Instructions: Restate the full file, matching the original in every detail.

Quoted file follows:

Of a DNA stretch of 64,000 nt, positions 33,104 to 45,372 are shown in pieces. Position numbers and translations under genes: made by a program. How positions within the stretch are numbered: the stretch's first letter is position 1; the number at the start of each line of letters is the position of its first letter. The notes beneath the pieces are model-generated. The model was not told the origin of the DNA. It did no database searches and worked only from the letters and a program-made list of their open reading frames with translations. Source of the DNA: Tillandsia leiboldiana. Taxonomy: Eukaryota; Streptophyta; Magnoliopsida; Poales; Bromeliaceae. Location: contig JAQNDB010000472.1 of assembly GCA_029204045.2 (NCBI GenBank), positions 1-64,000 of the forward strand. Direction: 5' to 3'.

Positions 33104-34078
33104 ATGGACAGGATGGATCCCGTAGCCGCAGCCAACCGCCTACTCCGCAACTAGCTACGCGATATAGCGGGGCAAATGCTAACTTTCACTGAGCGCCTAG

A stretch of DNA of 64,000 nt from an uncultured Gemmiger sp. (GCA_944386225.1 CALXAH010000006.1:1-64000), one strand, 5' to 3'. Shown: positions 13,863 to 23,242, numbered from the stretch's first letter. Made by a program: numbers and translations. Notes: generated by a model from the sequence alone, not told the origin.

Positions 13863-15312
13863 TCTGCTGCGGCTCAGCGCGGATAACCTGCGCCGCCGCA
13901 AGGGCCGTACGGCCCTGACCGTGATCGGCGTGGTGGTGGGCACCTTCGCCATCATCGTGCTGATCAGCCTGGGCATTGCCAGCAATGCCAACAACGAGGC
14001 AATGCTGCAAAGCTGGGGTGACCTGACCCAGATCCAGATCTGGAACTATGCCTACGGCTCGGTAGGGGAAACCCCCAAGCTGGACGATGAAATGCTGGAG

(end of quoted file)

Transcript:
Of a DNA stretch of 64,000 nt, positions 33,104 to 45,372 are shown in pieces. Position numbers and translations under genes: made by a program. How positions within the stretch are numbered: the stretch's first letter is position 1; the number at the start of each line of letters is the position of its first letter. The notes beneath the pieces are model-generated. The model was not told the origin of the DNA. It did no database searches and worked only from the letters and a program-made list of their open reading frames with translations. Source of the DNA: Tillandsia leiboldiana. Taxonomy: Eukaryota; Streptophyta; Magnoliopsida; Poales; Bromeliaceae. Location: contig JAQNDB010000472.1 of assembly GCA_029204045.2 (NCBI GenBank), positions 1-64,000 of the forward strand. Direction: 5' to 3'.

Positions 33104-34078
33104 ATGGACAGGATGGATCCCGTAGCCGCAGCCAACCGCCTACTCCGCAACTAGCTACGCGATATAGCGGGGCAAATGCTAACTTTCACTGAGCGCCTAG

A stretch of DNA of 64,000 nt from an uncultured Gemmiger sp. (GCA_944386225.1 CALXAH010000006.1:1-64000), one strand, 5' to 3'. Shown: positions 13,863 to 23,242, numbered from the stretch's first letter. Made by a program: numbers and translations. Notes: generated by a model from the sequence alone, not told the origin.

Positions 13863-15312
13863 TCTGCTGCGGCTCAGCGCGGATAACCTGCGCCGCCGCA
13901 AGGGCCGTACGGCCCTGACCGTGATCGGCGTGGTGGTGGGCACCTTCGCCATCATCGTGCTGATCAGCCTGGGCATTGCCAGCAATGCCAACAACGAGGC
14001 AATGCTGCAAAGCTGGGGTGACCTGACCCAGATCCAGATCTGGAACTATGCCTACGGCTCGGTAGGGGAAACCCCCAAGCTGGACGATGAAATGCTGGAG